Betraying a lost generation

Nieuws | de redactie
31 mei 2013 | “It is sad to see that many young people are tricked into ‘mediastudies’. It is deception, betrayal even” says Irish Education Minister Ruairí Quinn, now EU President. The two worlds of work and education urgently need reconnection.

At a Friends of Europe-debate on Europe’s ‘lost generation’, Minister Ruairí Quinn (Minister for Education and Skills) gave an interview to ScienceGuide. Whereas others pointed out that interns are often misused as cheap staff, Quinn took a more realist stance and focused on teaching youngsters the right skills.

“It is realistic to point out to youngsters that the fat years are definitively over, and they are not coming back either. Within seven years China will turn out more qualified young people now than Europe and the U.S. together.”

“We have to look at what works best getting young people into jobs. It took many generations to get rid of people that see no connection between income and work: the aristocracy. Likewise the young unemployed today see no connection between income and work. We have to reconnect the world of work and the world of education.”

Minimum rate of pay

One way of reconnecting the classroom with the workplace is through 21st century apprenticeships. Ruairí Quinn: “It’s not exploitation, apprenticeships mean learning on the spot. Of course there will always be cases of abuse with interns that don’t get any pay at all. And I agree there should be a minimum rate of pay. In Ireland we have a combination of academic support and training on the job.”

In the Republic of Ireland, a country of 4,5 million people, the way forward is through close dialogue between regional technical colleges and businesses. Quinn: “We need to know what the market wants instead of predicting it. I find it sad to see that many young people are tricked into mediastudies. There is deception with students and parents, a sense of betrayal even. Many students think the mere fact of going to college is good enough for the labour markets. Where do they get the skills if not in universities?”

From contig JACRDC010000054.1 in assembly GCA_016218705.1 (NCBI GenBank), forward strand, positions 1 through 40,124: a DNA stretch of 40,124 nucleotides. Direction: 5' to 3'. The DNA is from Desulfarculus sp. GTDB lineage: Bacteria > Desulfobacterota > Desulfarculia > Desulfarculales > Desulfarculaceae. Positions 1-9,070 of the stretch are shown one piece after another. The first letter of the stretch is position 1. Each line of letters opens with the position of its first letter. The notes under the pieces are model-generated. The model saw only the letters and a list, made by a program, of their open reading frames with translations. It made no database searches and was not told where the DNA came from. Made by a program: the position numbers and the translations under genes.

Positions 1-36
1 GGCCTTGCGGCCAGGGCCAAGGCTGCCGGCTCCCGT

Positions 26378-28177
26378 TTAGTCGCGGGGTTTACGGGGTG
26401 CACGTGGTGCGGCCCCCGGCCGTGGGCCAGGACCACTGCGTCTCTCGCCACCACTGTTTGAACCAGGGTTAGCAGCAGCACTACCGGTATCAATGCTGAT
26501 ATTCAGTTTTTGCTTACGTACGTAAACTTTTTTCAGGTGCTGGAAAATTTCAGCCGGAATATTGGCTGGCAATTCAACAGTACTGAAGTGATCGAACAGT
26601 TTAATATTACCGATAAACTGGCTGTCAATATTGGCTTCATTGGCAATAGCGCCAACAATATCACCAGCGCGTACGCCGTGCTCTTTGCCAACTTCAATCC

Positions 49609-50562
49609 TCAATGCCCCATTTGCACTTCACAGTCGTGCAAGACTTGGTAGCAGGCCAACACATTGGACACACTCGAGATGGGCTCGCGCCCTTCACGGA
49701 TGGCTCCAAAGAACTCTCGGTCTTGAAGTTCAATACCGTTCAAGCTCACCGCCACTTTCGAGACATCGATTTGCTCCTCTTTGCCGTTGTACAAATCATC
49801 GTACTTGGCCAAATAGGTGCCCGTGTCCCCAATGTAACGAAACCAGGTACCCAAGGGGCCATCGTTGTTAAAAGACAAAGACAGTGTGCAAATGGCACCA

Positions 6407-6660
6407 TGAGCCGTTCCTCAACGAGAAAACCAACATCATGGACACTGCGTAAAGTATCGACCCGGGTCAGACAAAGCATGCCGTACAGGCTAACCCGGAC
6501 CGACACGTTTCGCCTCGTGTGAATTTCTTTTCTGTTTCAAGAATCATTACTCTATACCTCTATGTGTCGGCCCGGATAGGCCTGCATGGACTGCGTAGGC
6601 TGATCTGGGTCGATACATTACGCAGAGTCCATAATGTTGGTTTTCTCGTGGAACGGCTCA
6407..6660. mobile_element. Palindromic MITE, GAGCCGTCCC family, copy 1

A Gutenberg moment

Minister Quinn’s economic view is that Europe has to “Inflate its way back into growth, like the U.S., the UK and Japan are doing. We need to get a stimulus in the European wider economy. Austerity will only prolong the suffering of young unemployed.”

“Education is at a new Gutenberg moment: we can now store information 1000-fold, but this hasn’t changed the way of our education yet. Besides, skills now only have a shelf-life of 5 years.”

In that context Mr. Quinn applauded the CoderDojo-initiative that started in Ireland in 2011 and spread out its wings ever since. CoderDojo is a movement of free not-for-profit coding clubs and regular sessions for young people. Quinn: “Attempts have been made to bring this coding-course into the school system, but honestly I think this would destroy it. Most teachers are frightened to death for technology. It will be a big challenge to re-educate the educators.”

No more boring meetings

During the Irish EU Presidency Mr. Ruairí Quinn took his innovative approach to the Education Council meetings in Brussels. “A year ago these meetings were most boring, with 27 people reading out their statements and no discussion. I don’t know if you know the meeting rooms, but you can hardly see each other there.”

“I changed the setting, putting all Ministers in the middle of the room and inviting guest speakers to create more of an exchange of ideas. We are all facing the same problems in Europe. We should at least exchange the different solutions that member states have tried.”

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